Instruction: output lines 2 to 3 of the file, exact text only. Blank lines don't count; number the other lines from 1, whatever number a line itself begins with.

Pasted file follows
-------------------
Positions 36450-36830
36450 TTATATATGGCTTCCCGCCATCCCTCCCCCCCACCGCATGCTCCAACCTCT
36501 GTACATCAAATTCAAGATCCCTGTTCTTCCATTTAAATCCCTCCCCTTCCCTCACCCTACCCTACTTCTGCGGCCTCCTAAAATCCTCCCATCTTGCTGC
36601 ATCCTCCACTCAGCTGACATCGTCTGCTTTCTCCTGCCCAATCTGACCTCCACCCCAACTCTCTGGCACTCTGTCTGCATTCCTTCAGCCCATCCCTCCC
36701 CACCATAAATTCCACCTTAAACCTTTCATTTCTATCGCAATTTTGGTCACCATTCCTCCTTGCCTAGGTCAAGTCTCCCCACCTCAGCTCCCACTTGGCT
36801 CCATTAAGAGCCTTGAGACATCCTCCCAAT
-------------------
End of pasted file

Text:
36450 TTATATATGGCTTCCCGCCATCCCTCCCCCCCACCGCATGCTCCAACCTCT
36501 GTACATCAAATTCAAGATCCCTGTTCTTCCATTTAAATCCCTCCCCTTCCCTCACCCTACCCTACTTCTGCGGCCTCCTAAAATCCTCCCATCTTGCTGC